A similar dynamic has played out in Burlington County, N.J., where Larry McCanney bought his home. The county is extremely prone to flooding, and buyouts are an important part of the local government’s strategy for preventing repeat flood damage. Some of the funds for buyouts have come from FEMA and HUD, more evidence of how parts of the federal government are sometimes in conflict on climate change.

NPR’s analysis shows that HUD sold more than 30 flood-prone properties in the county between 2017 and 2020, including a house in a creek-side neighborhood where the county has actively tried to purchase repeatedly flooded homes.

Mary Pat Robbie has directed the county’s resource conservation department for 20 years and was unaware of the HUD sales. She says it’s frustrating that HUD never reached out to the county. If it had, perhaps the county could have stepped in to prevent a flood-prone home from changing hands.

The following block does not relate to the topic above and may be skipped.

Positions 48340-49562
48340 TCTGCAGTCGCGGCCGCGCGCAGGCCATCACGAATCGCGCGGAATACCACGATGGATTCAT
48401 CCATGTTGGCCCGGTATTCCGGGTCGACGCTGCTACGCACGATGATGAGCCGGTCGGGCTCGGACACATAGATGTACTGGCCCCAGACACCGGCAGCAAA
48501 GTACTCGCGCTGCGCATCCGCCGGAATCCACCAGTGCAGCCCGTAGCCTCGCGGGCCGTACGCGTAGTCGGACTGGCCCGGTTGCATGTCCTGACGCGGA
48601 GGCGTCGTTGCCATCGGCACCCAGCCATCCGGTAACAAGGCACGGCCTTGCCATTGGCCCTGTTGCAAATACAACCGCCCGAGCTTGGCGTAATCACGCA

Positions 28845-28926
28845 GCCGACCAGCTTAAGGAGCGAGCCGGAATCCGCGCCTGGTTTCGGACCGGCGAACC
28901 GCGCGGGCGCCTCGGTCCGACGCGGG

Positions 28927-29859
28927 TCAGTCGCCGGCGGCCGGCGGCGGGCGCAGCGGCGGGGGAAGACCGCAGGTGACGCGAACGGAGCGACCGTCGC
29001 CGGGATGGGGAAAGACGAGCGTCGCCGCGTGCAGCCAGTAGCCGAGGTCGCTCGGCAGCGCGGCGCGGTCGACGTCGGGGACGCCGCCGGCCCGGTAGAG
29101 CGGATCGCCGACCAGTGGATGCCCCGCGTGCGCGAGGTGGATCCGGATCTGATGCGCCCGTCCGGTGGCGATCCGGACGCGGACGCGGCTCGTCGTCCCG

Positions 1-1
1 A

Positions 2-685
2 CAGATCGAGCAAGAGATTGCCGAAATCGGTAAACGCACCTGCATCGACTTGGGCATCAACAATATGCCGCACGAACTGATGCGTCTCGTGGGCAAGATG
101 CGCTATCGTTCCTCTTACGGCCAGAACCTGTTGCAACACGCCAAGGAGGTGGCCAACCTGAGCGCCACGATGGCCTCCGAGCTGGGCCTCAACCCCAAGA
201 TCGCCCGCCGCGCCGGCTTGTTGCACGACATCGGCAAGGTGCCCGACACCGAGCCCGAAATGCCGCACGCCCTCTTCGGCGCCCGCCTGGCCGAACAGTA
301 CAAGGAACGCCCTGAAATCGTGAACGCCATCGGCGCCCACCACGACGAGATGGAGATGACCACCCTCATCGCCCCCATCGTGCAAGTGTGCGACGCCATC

«You’re really preventing that buyer of the house from dealing with the agony of having their property destroyed,» she says. Robbie has worked directly with many homeowners who survived floods in the county, and she says people often don’t understand how upsetting it is.

«I’ve dealt with a lot of homeowners,» she says. «They lost so much of sentimental value that they’re never going to get back.»

HUD did not respond to specific questions about how its home sales could affect home buyouts or how the agency works with local and state officials.

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Methodology: Through a Freedom of Information Act request, NPR obtained records of real estate owned (REO) single-family properties that HUD sold from January 2017 to August 2020. NPR cross-referenced the records with FEMA’s flood maps to identify homes in special flood hazard areas and also cross-referenced the records with American Community Survey data to analyze neighborhood characteristics of these homes. You can access NPR’s analysis and data here.

  • Department of Housing and Urban Development
  • National Flood Insurance Program
  • floods
  • FEMA
  • Housing
  • global warming
  • mortgage
  • climate change